23 95-year (2004~2098) trend statistics Pacific Atlantic A1B A2 B1 Most models project downward trend of the Pacific index in the 21th century in these 3 future scenarios => North Pacific warming stronger than South Less conclusive results on the projection of the Atlantic index trend X-axis unit: 0.1K/100yr

24 A1B Atmos. Sulfate burden unit: 10e-6 kg/m2 Pacific Atlantic High-lat index (35~60) Tropical index (5~35) Stronger change in the interhemispheric gradient of sulfate aerosol forcing across the equator in the Pacific sector (From miub_echo model) It’s projected that most of the decrease of sulfate aerosol mainly comes from Asia More aerosol emission from Tropical Atlantic than from North Atlantic

25 Atmospheric Sulfate burden A1bA2 B1 All three scenarios have stronger change in sulfate aerosol forcing across the equator in the Pacific sector

26 1%/yr to 2xCO 2 experiment However, similar change of Pacific gradient is found in 1%/yr to double CO2 experiment, but with weaker magnitudes

27 Comparison: 1%/yr to 2xCO2 and A1B experiments (Yr60~Yr80) – ( Yr1~Yr20 )(2079~2098) – ( 2005~2024 )

28  Most models project negative trend in the Pacific interhemispheric gradient – the rate of the warming in the north Pacific speeds up at the end of 21 st century  Possibly related to the decrease of the aerosols in the north Pacific in the future, but GHG forcing or other factors may also contribute Summary II

29 Interhemispheric Gradient and Climate sensitivity

30 Trend Statistic from different subsets of models  AIE models simulate the AITG trend closer to observation AIE models: Models with both Aerosol Direct and Indirect Effect No-AIE models: Models with only aerosol direct, but no Indirect Effect X-axis unit: 0.1K/100yr

31 Kiehl 2007: Total forcing inversely correlated to climate sensitivity Large uncertainty in the aerosol forcing

32 Equilibrium Climate sensitivity and Transient Climate Response Equilibrium Climate Sensitivity IPCC AR4 Table 8.2 Transient Climate Response 300 ppm 600 ppm CO2 concentration + Slab ocean AGCM T0 T’ CO2 concentration AGCM + OGCM 300 ppm 600 ppm T0 T’

33 Climate sensitivity and Transient Climate Response IPCC AR4 Table 8.2

34 Atlantic SSTA Grad. Trend v.s. Climate Sensitivity There seems to be a linear relationship between the gradient trend and the Transient Climate Response (TCR) among most of the models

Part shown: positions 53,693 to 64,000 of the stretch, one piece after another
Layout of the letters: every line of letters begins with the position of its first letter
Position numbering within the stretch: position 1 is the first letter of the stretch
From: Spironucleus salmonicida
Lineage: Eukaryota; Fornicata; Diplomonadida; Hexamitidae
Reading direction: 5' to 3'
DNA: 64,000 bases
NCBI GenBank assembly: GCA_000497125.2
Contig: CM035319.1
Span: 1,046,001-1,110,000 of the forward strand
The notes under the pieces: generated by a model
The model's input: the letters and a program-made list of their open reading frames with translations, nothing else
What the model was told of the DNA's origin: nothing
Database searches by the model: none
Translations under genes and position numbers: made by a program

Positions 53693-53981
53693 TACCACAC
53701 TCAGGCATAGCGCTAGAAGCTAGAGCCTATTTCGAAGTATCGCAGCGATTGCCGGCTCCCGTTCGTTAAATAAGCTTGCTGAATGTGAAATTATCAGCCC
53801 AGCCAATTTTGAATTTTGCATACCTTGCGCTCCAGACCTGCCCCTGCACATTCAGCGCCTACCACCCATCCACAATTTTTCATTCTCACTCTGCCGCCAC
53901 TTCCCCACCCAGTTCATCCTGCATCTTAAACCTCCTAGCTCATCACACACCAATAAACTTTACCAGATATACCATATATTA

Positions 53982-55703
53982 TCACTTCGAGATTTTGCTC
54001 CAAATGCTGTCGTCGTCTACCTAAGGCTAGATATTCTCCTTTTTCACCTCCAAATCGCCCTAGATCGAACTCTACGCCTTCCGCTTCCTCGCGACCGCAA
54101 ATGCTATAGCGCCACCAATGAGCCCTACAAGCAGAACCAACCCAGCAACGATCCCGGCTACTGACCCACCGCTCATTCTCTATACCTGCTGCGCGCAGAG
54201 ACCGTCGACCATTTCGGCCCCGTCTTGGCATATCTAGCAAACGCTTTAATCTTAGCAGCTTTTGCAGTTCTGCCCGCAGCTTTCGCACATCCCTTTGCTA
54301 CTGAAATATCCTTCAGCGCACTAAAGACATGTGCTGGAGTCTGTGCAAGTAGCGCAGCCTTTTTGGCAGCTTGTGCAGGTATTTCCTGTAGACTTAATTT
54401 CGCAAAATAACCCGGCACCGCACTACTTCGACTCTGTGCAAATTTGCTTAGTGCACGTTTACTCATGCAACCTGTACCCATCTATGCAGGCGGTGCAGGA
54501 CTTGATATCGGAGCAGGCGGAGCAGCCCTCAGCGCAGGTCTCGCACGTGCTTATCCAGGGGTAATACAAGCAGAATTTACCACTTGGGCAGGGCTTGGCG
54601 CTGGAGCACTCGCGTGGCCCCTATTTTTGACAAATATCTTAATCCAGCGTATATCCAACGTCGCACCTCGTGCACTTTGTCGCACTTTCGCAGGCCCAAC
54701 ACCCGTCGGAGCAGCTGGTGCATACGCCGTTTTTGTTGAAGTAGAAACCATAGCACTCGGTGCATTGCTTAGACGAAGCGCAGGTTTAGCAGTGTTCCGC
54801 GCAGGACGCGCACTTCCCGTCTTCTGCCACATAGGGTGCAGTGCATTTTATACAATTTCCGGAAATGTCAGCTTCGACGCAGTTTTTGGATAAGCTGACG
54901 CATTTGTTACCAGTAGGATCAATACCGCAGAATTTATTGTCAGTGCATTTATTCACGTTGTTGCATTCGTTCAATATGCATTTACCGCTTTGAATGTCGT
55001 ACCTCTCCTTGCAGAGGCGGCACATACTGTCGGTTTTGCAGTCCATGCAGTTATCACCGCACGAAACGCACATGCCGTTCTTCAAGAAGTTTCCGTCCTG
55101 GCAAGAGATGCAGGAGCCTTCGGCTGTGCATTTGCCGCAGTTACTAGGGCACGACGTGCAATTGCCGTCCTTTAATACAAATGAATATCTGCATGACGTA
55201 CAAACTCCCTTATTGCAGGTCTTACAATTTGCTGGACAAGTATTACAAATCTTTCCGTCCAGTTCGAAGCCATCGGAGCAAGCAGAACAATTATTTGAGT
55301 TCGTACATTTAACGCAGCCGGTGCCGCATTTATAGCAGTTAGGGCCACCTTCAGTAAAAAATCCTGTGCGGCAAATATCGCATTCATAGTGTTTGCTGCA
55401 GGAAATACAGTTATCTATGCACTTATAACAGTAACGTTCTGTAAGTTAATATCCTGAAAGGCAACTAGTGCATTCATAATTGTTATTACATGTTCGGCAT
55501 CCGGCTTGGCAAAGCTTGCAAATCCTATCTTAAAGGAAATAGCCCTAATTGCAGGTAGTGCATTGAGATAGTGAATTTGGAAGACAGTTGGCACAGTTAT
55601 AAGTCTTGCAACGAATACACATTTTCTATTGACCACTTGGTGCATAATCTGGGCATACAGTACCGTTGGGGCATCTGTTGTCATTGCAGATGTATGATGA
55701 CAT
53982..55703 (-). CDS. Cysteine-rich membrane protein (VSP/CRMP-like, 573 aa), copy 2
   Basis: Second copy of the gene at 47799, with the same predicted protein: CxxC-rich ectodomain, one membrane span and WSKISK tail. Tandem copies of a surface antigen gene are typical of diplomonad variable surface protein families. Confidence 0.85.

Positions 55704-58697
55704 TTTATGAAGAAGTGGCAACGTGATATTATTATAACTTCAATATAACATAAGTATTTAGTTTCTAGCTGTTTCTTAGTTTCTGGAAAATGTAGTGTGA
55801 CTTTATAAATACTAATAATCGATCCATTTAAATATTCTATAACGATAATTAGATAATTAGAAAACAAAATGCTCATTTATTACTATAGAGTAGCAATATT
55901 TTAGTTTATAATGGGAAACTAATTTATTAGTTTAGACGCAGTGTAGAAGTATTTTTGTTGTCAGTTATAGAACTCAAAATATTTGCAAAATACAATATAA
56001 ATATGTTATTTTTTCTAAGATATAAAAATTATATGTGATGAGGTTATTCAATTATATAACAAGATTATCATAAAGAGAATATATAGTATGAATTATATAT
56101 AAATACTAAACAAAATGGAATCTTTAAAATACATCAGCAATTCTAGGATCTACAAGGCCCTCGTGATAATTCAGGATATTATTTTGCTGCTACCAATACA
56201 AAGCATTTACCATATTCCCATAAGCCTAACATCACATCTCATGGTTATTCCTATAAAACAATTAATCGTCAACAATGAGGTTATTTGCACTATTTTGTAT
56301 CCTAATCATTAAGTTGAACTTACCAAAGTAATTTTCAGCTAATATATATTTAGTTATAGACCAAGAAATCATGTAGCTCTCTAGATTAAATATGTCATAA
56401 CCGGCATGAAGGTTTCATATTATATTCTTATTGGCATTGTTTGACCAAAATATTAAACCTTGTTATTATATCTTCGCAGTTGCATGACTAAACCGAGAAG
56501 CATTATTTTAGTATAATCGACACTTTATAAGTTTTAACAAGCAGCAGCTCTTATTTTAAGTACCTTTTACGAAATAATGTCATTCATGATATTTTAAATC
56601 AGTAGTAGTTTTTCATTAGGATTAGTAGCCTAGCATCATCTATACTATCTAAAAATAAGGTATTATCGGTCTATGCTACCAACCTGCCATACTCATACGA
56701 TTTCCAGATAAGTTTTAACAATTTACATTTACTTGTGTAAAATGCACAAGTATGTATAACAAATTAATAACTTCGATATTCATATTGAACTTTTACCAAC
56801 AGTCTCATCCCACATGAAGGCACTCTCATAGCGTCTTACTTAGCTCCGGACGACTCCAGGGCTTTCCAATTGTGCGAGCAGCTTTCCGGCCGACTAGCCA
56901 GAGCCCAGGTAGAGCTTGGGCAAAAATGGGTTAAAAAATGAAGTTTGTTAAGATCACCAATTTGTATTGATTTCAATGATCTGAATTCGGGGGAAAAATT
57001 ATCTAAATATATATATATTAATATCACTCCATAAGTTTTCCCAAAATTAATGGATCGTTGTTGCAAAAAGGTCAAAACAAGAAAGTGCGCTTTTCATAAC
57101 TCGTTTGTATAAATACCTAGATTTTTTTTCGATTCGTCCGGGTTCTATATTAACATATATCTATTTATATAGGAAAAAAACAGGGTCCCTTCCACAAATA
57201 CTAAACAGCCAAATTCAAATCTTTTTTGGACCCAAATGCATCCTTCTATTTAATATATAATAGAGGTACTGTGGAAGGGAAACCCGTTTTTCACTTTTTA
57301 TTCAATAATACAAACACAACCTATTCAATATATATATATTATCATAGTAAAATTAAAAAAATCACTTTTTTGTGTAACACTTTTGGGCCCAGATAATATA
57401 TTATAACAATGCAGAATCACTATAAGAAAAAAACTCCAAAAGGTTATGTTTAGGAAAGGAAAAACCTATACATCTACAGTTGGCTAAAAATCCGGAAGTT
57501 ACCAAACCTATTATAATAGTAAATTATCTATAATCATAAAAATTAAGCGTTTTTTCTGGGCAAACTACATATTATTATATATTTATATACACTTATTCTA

35

36 Regional Transient Climate response Regional Transient Climate Responses (TCR) in the Tropical Atlantic regions are similar in the North and South Roughly a linear relationship between regional TCR and global TCR

37 A linear relationship between TCR and Interhemispheric Gradient Trend Similar regional TCRs, in the Tropical Atlantic region across the equator Roughly a linear relationship between regional TCR and global TCR Models with higher TCR are models with stronger aerosol forcing, due to the constraint of the 20C global mean SAT change Stronger aerosol forcing with larger TCR => stronger SST gradient If we also constrain the models with observed interhemispheric gradient change?

38 Summary III A linear relationship between the modeled Atlantic SST Interhemispheric Gradient and Transient Climate Response for most of the models This relationship can be explained by the uncertainty of the aerosol forcings among the models Further confirms that the important role of aerosol on the change of the Interhemispheric Gradient Constraint on the simulation of Interhemispheric Gradient change (or trend) may be a way to confine the uncertainty of models’ climate sensitivity

39 Thank you for your attention

40 Comparison of SAT grad. change for 20C and 1%to2xCO2

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42 Climate sensitivity and total anthropogenic forcing In general, 20 Century temperature change = climate sensitivity × Radiative Forcing Smaller total anthropogenic forcing, larger climate sensitivity Larger total anthropogenic forcing, smaller climate sensitivity Let Consistent with Kiehl 2007

43 Regional TCR and interhemispheric gradient South – North Gradient change, △ G Linear relationship btw. TCR and interhemispheric gradient change

44 Model internal averaged Gradient change

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46 Pacific and Atlantic Interhemispheric Gradient HADISST ERSST(NOAA) KAPLAN SST Pacific Atlantic

47 20C experiment PacificAtlantic 49% 51% EOF1 from all models Projection of EOF1 on each run

48 A1B B1 A2 Atlantic Interhemispheric SST Gradient

49 Pacific Interhemispheric SST Gradient A1B B1 A2